Someone criticized me the other day for trashing a book he wrote that I hadn’t read. I have many failings and yes, trashing books I haven’t read is one of them. I bring this up because of a book I read about here: “Reimagining the Mathematics Classroom: Creating and Sustaining Productive Learning Environments, K-6.”
The title alone tells me it’s a book I won’t like. I’m tired of being told to “reimagine” things as if such things desperately need to be reimagined. In this case, what he reimagines in terms of math education in K-6 are (I’m guessing) the conventional or traditional mode of teaching math which the author of the book describes in the interview:
For most teachers, myself included, K-6 grade mathematics emphasized following procedures to get answers without much concern for how or why these strategies worked, were related or could be adapted to new problems.
One can find by examining textbooks from previous eras, such as the 50’s and 60’s evidence that there were explanations for procedures or strategies, as well as many problems for students to apply such knowledge. Something that does not get talked about in articles such as this, is that over almost three decades, math in K-6 has undergone a transformation thanks in large part to the 1989 math standards of the National Council of Teachers of Mathematics (NCTM) (revised in 2000, and then clarified to little avail in 2006).
Such standards as well as those adopted by states which imitated them carried an underlying message that “Memorization is bad; struggle is good”. This message has been extended somewhat by the Common Core math standards, which carry the “dog whistles” of math reform, as Tom Loveless of Brookings Institution refers to them. The result is that K-6 math education has become a no-STEM zone, in which understanding is given priority over learning procedures. If anything needs to be “reimagined” perhaps it is what has emerged as a result of the previous reimagining. If a child cannot explain their reasoning, the child is held to not understand underlying principles. Students are given one-off problems that do not generalize well, but appear to be “mathy” and real-world like. Traditional problems are held in disdain for being predictable, easy, and not teaching students to “think like a mathematician”, this last despite the fact that they are novices, not experts, and have to think like children, just as mathematicians once did.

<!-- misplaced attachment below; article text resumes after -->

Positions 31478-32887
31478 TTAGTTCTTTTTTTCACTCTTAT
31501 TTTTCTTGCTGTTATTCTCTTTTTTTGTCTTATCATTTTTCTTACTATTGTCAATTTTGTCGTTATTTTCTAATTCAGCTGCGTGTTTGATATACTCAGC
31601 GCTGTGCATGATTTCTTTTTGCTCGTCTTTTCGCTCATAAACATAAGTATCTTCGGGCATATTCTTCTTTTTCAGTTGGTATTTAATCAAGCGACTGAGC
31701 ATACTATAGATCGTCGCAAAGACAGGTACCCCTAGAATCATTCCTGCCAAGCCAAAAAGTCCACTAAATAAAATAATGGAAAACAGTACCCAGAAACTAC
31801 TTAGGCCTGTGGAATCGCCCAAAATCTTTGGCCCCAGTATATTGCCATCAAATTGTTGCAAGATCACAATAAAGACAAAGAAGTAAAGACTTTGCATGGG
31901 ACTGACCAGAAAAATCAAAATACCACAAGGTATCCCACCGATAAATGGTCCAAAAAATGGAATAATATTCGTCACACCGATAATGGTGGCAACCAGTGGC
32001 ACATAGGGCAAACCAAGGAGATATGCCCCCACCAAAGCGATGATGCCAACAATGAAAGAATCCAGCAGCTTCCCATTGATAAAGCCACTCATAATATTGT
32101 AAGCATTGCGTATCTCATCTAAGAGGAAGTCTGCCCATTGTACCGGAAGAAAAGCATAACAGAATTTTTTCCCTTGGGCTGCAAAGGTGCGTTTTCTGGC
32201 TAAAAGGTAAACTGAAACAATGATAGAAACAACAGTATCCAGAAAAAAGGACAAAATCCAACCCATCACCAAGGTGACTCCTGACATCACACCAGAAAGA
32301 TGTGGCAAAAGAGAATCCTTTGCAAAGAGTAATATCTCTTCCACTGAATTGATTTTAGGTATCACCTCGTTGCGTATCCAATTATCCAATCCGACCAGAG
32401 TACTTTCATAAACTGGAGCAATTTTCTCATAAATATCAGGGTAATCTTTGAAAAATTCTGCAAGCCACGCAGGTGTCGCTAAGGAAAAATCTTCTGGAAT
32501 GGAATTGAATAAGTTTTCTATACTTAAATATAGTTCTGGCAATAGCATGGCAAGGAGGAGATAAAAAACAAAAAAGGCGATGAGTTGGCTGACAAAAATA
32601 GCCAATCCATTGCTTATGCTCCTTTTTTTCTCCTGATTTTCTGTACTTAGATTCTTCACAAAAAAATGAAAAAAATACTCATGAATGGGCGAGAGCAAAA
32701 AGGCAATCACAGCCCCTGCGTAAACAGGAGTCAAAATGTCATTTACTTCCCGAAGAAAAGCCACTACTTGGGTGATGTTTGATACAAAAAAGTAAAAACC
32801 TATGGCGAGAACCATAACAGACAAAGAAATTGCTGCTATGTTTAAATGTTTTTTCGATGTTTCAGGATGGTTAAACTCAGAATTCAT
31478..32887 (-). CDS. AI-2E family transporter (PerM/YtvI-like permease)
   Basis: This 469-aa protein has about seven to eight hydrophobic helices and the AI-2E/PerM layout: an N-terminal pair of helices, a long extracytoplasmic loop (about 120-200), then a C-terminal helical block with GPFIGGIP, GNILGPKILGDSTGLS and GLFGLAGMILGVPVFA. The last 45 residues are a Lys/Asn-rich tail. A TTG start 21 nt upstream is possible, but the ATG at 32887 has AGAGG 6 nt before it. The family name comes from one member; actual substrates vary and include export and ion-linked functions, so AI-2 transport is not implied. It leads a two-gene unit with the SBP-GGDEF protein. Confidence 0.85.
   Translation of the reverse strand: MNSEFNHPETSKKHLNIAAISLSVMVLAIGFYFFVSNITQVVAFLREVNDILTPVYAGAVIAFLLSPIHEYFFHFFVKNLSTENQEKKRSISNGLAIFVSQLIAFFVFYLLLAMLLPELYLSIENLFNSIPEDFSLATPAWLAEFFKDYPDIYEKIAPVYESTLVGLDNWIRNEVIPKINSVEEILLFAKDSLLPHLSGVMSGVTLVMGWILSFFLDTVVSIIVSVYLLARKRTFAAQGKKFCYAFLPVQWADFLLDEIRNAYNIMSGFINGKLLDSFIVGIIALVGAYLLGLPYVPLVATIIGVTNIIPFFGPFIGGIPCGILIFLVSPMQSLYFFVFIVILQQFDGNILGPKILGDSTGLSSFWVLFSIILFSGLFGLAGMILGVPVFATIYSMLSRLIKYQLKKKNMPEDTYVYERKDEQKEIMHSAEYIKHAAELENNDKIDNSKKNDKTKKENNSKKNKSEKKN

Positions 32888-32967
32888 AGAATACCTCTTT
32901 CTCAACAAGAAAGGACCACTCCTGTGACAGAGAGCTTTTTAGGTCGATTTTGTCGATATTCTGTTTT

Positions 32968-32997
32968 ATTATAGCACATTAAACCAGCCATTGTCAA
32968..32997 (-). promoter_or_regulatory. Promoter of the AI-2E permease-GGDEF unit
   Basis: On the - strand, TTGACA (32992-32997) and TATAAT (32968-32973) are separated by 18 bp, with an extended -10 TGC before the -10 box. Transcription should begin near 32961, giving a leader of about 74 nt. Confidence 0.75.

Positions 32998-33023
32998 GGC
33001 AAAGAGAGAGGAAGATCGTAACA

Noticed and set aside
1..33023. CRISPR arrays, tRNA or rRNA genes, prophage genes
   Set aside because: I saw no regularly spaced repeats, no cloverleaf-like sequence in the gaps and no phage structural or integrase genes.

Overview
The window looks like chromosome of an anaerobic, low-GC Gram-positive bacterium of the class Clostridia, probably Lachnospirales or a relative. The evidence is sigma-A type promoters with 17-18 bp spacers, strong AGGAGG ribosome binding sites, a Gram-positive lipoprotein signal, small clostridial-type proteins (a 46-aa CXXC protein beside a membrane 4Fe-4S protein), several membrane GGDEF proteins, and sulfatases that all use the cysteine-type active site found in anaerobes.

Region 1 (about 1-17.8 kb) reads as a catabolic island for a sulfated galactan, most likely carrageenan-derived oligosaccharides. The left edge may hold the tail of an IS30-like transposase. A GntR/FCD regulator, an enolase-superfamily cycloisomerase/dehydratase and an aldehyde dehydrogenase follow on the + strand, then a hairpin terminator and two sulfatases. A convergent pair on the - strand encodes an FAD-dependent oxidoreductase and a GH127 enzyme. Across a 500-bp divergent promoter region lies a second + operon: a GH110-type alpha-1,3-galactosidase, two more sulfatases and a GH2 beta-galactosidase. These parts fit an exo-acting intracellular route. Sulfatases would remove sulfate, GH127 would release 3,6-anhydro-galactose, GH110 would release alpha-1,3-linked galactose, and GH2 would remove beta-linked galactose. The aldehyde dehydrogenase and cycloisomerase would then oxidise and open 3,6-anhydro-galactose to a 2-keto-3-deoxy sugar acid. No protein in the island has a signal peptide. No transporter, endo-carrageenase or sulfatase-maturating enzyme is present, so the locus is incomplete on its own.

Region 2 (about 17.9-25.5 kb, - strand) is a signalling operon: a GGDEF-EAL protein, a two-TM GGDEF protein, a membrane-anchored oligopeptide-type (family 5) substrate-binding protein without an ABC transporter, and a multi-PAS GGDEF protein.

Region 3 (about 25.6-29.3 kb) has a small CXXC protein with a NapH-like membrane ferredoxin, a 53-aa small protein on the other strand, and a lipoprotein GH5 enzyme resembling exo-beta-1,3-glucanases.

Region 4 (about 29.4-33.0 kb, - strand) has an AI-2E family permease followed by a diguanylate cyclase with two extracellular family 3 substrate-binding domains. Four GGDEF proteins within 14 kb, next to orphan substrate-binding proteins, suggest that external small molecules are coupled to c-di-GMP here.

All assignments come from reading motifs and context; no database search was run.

I’m also tired of people who hold in disdain the very things they have benefited from. When pressed on this by pointing out that they seemed to do all right with the down-trodden and eschewed traditional methods, they will respond that “Yes, but there were plenty that did not” without providing much in the way of evidence other than “Look how many people say they hate math” or “Look how many adults cannot do _____” in which the blank is generally some procedure that they may not have used for many years. (I myself have to brush up on certain math procedures that I haven’t done in years; it usually comes back fairly easily. Oh, right, that’s me, and I’m the exception.)
What they offer to replace the methods that helped them succeed are summarized in this statement:
The methods I used in the 1990s, which led to significant improvement in my students’ outcomes in mathematics, are becoming more widely adopted today. These include giving students opportunities to productively struggle with an unfamiliar task designed to extend and/or challenge their prior knowledge, requiring students to communicate with peers about their mathematical reasoning, and using students’ mathematical ideas as the basis for calling attention to key mathematical relationships and properties.
Well, these sound an awful lot like the coveted Standards for Mathematical Practice (SMPs) contained in the Common Core math standards. These purport to teach students to think like mathematicians and are frequently implemented by teaching “habits of mind” of, say, algebraic thinking, well outside of any proper algebra course in which such habits would arise as a result of what’s being taught and practiced. On the subject to the SMPs and thinking like a mathematician, I rely more on the wisdom of a real mathematician, Steve Wilson of Johns Hopkins, who provided this perspective:
There will always be people who think that teaching kids to “think like a mathematician,” whether they have met a mathematician or not, can be done independently of content. At present, it seems that the majority of people in power think the three pages of Mathematical Practices in Common Core, which they sometimes think is the “real” mathematics, are more important than the 75 pages of content standards, which they sometimes refer to as the “rote” mathematics. They are wrong. You learn Mathematical Practices just like the name implies; you practice mathematics with content.
You’ll forgive me then if I choose not to read this book or to write a nuanced review of same.